So, the upshot of all this is I do not know whether Ohio will afford full faith and credit to Vermont civil unions or for what purposes. I suspect it will be some time before these issues are resolved as the law generally tends to be a very slow process. If the issues are resolved by litigation it can take several years to reach a final decision.

Robin Parker

Memo from 27 October 2000

Dennis (sic) J. Walsh

Associate Professor

Department of Management

Miami University

Dear Professor Walsh:

I am responding to your request for an update on the status of domestic partner benefits. As you know, there have been ongoing conversations on this topic for several years, and we have compiled a large amount of information on the issue. Officially the position of the university continues to be that we cannot adopt a domestic partner benefit program in the absence of Ohio legislation which grants legal status to domestic partner unions. This is the same position held by my predecessor, Paul Risser.

Unofficially, we have continued to test the waters on this topic with other Ohio university presidents, elected officials, etc. The consensus of opinion among all groups is that it would be inadvisable to raise this topic formally. Even among persons who support the concept, there is continuing concern about creating a backlash against gay and lesbian rights generally. The fear is that the strong conservative movement in Ohio opposed to expanding gay rights would seize on any opportunity to mobilize support to their cause.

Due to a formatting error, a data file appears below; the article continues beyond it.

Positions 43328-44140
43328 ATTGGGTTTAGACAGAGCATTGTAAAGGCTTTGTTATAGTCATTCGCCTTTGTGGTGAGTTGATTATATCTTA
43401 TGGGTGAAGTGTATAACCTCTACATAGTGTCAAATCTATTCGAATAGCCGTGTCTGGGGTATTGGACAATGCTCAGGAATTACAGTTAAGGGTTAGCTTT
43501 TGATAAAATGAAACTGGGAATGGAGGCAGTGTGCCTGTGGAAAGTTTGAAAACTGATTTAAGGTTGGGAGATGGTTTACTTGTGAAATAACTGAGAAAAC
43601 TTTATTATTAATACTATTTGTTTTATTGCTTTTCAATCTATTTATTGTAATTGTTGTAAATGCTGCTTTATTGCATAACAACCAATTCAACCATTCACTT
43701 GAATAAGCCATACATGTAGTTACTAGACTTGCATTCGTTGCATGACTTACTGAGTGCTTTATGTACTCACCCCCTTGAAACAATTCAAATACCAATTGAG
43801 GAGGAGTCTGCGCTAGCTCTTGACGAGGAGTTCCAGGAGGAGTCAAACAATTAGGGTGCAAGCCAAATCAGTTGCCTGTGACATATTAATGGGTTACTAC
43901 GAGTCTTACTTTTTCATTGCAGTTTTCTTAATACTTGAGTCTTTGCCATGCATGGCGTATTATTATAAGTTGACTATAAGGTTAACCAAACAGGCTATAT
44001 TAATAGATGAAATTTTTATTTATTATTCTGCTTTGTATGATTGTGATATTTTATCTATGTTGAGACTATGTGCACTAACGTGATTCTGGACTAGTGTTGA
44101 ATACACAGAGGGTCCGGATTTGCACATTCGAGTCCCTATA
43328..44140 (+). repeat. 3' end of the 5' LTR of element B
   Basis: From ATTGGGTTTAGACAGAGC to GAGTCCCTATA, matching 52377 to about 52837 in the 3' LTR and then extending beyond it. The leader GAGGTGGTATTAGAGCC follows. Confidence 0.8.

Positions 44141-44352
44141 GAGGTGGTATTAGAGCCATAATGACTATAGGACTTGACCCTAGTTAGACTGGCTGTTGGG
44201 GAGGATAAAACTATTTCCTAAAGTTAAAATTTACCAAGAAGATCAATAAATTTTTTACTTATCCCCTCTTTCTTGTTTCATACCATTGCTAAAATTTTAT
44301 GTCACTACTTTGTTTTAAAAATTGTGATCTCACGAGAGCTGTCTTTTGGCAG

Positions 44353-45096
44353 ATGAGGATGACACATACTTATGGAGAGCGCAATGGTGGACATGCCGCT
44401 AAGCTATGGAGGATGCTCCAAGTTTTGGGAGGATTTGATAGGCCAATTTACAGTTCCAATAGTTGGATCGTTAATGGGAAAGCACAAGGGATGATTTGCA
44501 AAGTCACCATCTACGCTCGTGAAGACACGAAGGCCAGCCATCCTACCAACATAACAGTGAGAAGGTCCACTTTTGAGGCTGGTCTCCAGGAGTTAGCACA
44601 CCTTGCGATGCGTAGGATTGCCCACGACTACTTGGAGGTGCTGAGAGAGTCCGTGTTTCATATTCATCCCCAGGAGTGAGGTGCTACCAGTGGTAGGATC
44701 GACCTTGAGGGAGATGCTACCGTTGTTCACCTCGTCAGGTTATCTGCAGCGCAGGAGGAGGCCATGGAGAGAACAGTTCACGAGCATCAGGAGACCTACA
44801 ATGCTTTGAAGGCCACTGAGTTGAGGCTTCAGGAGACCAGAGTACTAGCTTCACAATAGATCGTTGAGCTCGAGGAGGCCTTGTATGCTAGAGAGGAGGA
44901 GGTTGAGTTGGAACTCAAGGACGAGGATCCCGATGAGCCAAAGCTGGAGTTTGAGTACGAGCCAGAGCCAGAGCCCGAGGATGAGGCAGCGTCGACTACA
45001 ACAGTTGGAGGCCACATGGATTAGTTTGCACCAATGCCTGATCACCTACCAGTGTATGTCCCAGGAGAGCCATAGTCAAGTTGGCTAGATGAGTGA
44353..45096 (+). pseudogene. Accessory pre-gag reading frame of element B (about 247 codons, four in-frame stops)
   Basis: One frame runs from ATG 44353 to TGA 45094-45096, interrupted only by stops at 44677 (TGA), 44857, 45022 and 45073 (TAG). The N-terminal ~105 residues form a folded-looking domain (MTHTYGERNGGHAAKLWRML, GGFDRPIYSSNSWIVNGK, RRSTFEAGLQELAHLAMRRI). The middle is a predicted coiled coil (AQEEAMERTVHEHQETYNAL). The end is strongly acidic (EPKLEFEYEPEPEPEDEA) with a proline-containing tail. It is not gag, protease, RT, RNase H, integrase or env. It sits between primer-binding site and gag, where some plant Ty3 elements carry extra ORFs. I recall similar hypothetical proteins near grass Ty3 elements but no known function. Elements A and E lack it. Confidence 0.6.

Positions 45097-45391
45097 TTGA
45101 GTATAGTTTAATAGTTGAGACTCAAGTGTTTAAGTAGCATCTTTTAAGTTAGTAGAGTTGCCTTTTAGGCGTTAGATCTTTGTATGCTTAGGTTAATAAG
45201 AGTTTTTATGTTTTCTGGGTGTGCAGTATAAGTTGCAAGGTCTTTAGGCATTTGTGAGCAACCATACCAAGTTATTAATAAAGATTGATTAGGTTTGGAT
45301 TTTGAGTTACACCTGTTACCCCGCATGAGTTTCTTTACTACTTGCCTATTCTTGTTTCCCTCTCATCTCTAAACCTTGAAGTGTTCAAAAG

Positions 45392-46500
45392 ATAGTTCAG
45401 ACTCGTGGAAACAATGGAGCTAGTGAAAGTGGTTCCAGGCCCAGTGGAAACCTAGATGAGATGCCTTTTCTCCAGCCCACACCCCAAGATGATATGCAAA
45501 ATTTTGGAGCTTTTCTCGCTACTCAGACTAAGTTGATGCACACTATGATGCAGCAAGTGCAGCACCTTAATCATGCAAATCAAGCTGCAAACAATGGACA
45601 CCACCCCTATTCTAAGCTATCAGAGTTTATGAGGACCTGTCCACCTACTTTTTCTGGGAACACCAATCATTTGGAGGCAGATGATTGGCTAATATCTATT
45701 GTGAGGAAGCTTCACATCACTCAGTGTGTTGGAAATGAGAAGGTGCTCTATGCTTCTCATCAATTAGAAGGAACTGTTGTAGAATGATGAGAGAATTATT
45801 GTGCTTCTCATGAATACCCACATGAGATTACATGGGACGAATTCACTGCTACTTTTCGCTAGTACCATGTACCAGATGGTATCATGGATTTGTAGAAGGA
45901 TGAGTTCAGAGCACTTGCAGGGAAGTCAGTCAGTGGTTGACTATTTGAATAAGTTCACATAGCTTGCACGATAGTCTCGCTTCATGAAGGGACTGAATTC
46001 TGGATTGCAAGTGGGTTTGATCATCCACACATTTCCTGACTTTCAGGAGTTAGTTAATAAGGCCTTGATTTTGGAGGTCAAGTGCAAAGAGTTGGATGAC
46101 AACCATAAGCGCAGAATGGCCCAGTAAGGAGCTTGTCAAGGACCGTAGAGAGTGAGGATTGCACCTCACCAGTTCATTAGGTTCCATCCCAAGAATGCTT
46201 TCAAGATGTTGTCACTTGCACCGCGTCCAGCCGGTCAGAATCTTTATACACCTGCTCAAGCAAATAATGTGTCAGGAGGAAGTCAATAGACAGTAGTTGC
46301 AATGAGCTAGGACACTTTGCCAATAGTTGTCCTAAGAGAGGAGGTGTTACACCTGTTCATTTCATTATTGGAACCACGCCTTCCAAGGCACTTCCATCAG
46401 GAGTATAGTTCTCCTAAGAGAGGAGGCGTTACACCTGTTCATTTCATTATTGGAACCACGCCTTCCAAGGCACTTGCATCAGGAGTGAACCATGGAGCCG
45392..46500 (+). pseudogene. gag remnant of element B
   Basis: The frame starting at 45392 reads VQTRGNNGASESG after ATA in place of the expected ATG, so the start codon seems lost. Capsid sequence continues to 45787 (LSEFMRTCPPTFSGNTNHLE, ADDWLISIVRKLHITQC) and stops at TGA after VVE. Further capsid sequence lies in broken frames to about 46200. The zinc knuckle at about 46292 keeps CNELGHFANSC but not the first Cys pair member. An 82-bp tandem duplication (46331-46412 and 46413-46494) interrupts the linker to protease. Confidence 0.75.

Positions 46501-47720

We are particularly concerned about Ohio Senate Bill 240, which would specifically prohibit domestic partner unions. It is my understanding that this “defense of marriage” bill is currently in committee. Our observers report that it is likely to remain there in the absence of a rallying movement to advance it. We don’t know the impact of the forthcoming election on this bill, but it seems clear that the General Assembly is likely to become even more conservative.

I personally support domestic partner benefits, as do the large majority of senior administrative officers at the university, and I would move quickly to recommend such benefits to the trustees as soon as state law recognizes domestic partner unions. However, in this absence of legislation, and in the current political environment, I believe that raising this topic would not only be futile but would have a strong adverse impact on the university.


James C. Garland




JUNE 25, 2004 – Marcum Center Conference Room

Before finishing my report, I have an announcement I would like to make pertaining to an enhancement of our benefits package. Specifically, I would like to announce that, beginning July 1, the university will make health insurance benefits available to the domestic partners of benefit-eligible employees.